Being a visual account of a two-week trip to China in January and February of 2006 to visit our daughter, who was working in Shijiazhuang at the time.
This page: The second part of Chengde and the Summer Palace there, the Summer Palace in Beijing, and more of Beijing.
Recently-restored pavilions in the imperial resort compound at Chengde.
Chengde has a thing about old water wheels; there's a big one in a park at the intersection of the town's two largest roads, and this more moderate one in the imperial compound, and a couple of small ones here and there.
I mentioned before there were originally twelve (now eight) outer temples; well, there were also a few inner temples. This pagoda is what's left of one of them. Alas, the temple itself is gone; there's the outer wall (visible here), the gate, the pagoda, and an empty lot, and the pagoda isn't in terribly good shape inside, so they don't let you go in and climb it.
Pavilions, brushy hillsides, frozen ornamental ponds -- that describes a lot of what's in the imperial compound.
Souvenir shops and restaurants just outside the resort walls, and across the street from our hotel.
Back to Beijing -- this is the Summer Palace, just northwest of the city proper, where the Qing Dynasty rulers went to escape the heat when the Forbidden City got sweltering but they didn't want to haul themselves all the way to Chengde. There's a hill with cooling breezes and a splendid lake, and a lot less enclosing wall. This is the front of the main reception hall.
This is the water garden in the southeast corner. Kiri visited in in August of 2005 and says it's astonishingly beautiful in the summer; even in winter, with the lotus dead and the pond frozen, it's far prettier than it looks in this picture.
Another view of the water garden. All these buildings around it are purely ornamental, just places to sit and enjoy the breeze and the scenery, and they're interconnected in ways that make no sense at all except that they provided esthetically-satisfying paths to ramble on.
I'm not sure whether this pavilion complex had a specific purpose, but we liked the way it steps up at the sides to fit its setting.
An amusing sign. There are several like it on the palace grounds, actually.
The "Suzhou street." At the time the palace was built the city of Suzhou was considered the most beautiful in all of China, so the emperors had a little replica of a typical Suzhou street built in one corner of the Summer Palace. Not that Suzhou actually ever looked like that.
The plentiful water (or ice, in this picture) is there because Suzhou had many canals, including a huge defensive moat around the entire city. It's outgrown the moat now, but the moat and canals are still there.
The Dowager Empress Cixi (pronounced roughly "tsuh-shee") was the dominant figure in China for about half a century, starting with the death of her husband at age thirty in 1861. She ran the empire into the ground, and was largely responsible for the collapse of the Qing Dynasty -- though in fairness, it's not clear how much better anyone else would have done with the Europeans and the Japanese screwing China over at every opportunity. At any rate, this marble "steamboat" is an example of how Cixi herself screwed China over -- she had it built with money that was supposed to go toward modernizing the navy to defend against Japanese pirates.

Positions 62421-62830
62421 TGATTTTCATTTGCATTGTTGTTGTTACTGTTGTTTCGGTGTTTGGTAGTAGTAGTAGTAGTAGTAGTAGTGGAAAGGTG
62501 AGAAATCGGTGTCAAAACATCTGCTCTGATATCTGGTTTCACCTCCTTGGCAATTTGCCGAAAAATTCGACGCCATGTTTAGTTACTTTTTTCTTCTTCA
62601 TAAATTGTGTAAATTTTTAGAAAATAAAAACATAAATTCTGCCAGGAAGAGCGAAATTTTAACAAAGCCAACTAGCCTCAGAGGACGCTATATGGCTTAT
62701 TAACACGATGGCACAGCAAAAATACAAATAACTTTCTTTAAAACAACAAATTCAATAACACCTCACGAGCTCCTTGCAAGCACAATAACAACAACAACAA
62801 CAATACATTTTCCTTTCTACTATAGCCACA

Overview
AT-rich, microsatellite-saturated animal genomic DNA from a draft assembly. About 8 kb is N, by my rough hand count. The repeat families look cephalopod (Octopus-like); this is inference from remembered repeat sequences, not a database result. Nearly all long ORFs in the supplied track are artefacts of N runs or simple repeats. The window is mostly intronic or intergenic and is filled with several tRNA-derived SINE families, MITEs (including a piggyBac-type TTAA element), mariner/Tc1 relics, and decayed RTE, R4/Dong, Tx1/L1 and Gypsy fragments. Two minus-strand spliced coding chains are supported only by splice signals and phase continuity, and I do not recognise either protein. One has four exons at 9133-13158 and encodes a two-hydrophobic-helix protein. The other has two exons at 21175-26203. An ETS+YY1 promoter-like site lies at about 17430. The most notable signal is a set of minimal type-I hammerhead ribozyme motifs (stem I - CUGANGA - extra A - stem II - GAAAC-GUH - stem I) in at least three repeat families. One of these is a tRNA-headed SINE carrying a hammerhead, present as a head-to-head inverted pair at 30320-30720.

And not only is it of no possible use against Japanese pirates, it's not even a good marble boat!
Kiri in the Summer Palace, her beverage of choice in hand.
Looking up the hillside in the Summer Palace.
A view of the lake from the top of the hill.
Another view of the frozen lake.
This is a pavilion on the western shoulder of the hill. I was trying to get a nice complicated shot here with the pavilion framing a view of the hills of northwestern Beijing, with the modern city between the Summer Palace and two pagodas on distant hilltops, but thanks to Beijing's regrettable air quality, all you can see is the pavilion.
The icebound lakefront. That building on the hillside hidden by scaffolding is the Hall of the Fragrance of Buddha; it's been under repair and closed to the public since at least August 2005, probably much longer. No, I don't know what the name means. The fact is, every single pavilion or hall in every single palace, villa, or garden has its own name, and I've made no attempt at all to remember most of them, because most of them don't make sense in English, I don't trust the official translations, and after awhile they all blur. Many come from Tang Dynasty poems, which doesn't help any. The building on the hilltop behind the Hall of the Fragrance of Buddha is an actual Buddhist temple, where I almost tripped over a woman praying to the central idol.
Kiri and Julie back in the forecourt of the palace.
They had some good guardian statuary at the Summer Palace.
Our last night in Beijing we stayed in a hotel in this alley just off the ritzy Wangfudong pedestrian shopping area.
Our hotel. It has no English name and the Chinese was fairly long and hard to remember, so we just called it "the cheapass hotel," because a triple cost all of $25 a night and the plumbing left something to be desired. That wasn't really fair, though, because the rooms were big and comfortable and even if it wasn't fancy, at least the plumbing worked.